The minutes of the 48th meeting of SAGE scientists on July 23 state: "Although children under 45 are at lower risk from Covid-19, including a lower risk of death, they are nonetheless at some risk and long-term consequences ( Consequences) are not well understood. & # 39;
The document adds: “Around two-thirds of people in the UK live in households with one or more people aged 45 and over. Segmentation based on this age threshold would therefore affect most households. "
The “segmentation” examined would have affected people over the age of 45, which at the beginning of the pandemic meant staying at home and avoiding unnecessary contact with others.
Another 6,874 Covid-19 cases were recorded yesterday, meaning the seven-day moving average is 54 percent higher than a week ago. The MailOnline analysis shows that this is the sixth day in a row on which the average has increased compared to the previous week
Another 6,874 Covid-19 cases were recorded on Friday, meaning the seven-day moving average is 54 percent higher than a week ago. The MailOnline analysis shows that this is the sixth day in a row on which the average has increased compared to the previous week
WHAT ARE THE SYMPTOMS OF LONG COVID AND HOW BAD IS THE PROBLEM?
Covid-19 is described as a short-term illness caused by infection with the novel SARS-CoV-2 coronavirus. Public health officials tend to say that people will recover within two weeks or so.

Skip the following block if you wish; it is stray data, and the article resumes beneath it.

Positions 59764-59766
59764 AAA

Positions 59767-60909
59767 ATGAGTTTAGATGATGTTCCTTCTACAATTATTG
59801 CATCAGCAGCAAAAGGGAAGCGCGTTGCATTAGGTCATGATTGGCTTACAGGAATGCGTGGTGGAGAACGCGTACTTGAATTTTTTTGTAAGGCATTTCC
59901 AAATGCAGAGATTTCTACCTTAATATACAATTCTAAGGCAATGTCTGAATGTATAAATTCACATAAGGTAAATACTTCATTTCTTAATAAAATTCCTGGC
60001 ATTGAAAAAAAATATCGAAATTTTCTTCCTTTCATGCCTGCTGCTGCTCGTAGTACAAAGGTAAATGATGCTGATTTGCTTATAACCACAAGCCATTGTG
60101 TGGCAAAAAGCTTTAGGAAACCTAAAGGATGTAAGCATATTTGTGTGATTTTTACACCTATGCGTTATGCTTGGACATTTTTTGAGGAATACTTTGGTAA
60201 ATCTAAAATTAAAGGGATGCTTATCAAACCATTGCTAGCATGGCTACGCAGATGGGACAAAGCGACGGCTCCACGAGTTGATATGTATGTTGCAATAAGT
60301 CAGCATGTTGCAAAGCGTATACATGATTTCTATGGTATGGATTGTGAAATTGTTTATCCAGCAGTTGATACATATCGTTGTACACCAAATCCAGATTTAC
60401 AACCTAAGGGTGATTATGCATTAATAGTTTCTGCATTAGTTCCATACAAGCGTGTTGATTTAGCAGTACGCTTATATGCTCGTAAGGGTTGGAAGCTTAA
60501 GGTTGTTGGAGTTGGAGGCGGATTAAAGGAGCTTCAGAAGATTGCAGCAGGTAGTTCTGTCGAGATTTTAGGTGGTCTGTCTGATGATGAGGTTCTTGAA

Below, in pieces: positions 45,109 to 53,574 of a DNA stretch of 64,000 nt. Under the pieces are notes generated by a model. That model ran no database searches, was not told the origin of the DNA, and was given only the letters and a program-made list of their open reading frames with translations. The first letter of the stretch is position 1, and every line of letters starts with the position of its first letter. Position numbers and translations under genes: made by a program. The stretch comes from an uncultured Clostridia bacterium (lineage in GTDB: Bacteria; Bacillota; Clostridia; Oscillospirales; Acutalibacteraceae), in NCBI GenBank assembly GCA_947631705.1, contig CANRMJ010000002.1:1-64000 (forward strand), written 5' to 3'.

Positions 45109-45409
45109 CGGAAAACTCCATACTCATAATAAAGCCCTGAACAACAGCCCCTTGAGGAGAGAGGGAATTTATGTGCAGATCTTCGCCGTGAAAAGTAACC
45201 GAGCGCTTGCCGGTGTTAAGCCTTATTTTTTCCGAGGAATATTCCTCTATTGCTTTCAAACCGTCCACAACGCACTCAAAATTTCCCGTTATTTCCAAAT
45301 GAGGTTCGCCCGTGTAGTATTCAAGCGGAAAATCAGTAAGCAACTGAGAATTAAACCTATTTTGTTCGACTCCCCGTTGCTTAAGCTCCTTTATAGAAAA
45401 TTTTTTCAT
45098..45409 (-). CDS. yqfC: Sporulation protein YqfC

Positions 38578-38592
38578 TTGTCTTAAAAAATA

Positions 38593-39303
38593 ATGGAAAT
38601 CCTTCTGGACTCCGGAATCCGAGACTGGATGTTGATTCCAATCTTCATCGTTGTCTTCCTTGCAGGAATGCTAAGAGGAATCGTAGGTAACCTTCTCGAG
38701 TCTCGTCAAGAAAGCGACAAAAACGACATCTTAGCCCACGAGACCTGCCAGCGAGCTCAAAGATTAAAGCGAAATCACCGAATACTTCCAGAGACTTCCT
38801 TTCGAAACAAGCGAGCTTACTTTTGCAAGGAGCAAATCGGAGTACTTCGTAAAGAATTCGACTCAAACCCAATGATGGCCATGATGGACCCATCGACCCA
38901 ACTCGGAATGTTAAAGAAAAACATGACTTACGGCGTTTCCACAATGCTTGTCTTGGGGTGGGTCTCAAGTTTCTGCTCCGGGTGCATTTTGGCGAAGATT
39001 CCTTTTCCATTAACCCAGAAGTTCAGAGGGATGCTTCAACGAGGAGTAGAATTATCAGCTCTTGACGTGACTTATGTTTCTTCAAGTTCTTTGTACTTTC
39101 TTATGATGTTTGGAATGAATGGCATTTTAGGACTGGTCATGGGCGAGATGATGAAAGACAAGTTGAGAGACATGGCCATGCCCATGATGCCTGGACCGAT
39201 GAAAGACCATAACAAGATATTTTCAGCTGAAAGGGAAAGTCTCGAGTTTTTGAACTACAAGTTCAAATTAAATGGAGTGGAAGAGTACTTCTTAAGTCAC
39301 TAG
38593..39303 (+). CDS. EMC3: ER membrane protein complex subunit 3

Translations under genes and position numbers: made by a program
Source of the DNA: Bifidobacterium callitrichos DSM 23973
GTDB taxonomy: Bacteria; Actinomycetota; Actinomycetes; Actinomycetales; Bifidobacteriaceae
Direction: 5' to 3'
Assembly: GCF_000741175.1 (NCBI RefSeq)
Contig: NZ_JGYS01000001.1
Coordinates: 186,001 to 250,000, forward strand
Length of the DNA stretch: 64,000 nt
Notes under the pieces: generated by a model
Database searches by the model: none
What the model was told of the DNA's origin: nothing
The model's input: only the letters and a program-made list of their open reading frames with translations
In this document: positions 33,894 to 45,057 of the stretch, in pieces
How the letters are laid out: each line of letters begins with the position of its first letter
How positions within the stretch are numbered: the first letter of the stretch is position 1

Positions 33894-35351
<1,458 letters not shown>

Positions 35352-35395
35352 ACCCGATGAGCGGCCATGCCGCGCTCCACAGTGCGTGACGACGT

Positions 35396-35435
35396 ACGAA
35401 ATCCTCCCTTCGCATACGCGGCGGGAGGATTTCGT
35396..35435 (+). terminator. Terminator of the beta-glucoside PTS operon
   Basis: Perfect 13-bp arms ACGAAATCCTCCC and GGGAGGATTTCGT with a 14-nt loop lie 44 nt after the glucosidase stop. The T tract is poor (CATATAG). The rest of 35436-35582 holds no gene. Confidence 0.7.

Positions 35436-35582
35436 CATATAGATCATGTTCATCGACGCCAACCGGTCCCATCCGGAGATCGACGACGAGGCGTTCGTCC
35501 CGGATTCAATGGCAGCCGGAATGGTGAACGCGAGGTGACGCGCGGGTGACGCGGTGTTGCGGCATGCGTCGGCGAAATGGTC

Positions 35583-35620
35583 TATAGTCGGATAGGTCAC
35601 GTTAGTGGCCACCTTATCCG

However, it is becoming increasingly clear that this is not the case for everyone and that the two week period is only the "acute illness" phase.
The North Bristol NHS Trust's Discover project, which is studying the longer-term effects of coronavirus, is just one of a handful of studies that has shown the long-term effects of Covid-19. However, only hospital patients were examined.
A total of 163 patients with coronavirus were recruited for the study. Nineteen of them died. The rest were invited for a three-month investigation and 110 took part.
Most (74 percent) had at least one persistent symptom after twelve weeks. The most common were:
- Excessive fatigue: 39%
- Shortness of breath: 39%
- Insomnia: 24%
- Muscle pain: 23%
- Chest pain: 13%
- Cough: 12%
- Odor loss: 12%
- Headache, fever, joint pain and diarrhea: Less than 10% each
Patients who had had more severe Covid-19 reported more symptoms at their follow-up visit.
Other long-term symptoms reported by Covid-19 survivors, both suspected and confirmed, anecdotal, include:
- Hearing problems
- & # 39; Brain Fog & # 39;
- Memory loss
- A lack of focus
- Mental problems
- Hair loss
The effects of Long Covid on people with mild illnesses have not yet been thoroughly studied.
Data from King's College London's symptom tracking app shows that up to 500,000 people in the UK are currently suffering from the long-term effects of Covid-19.
According to Long Covid Support Group founder Claire Hastie, the persistent effects of Covid-19 had her confined to a wheelchair after being diagnosed in March.
A recent survey found that a third of UK doctors have treated patients with long-term Covid-19 symptoms such as chronic fatigue and anosmia.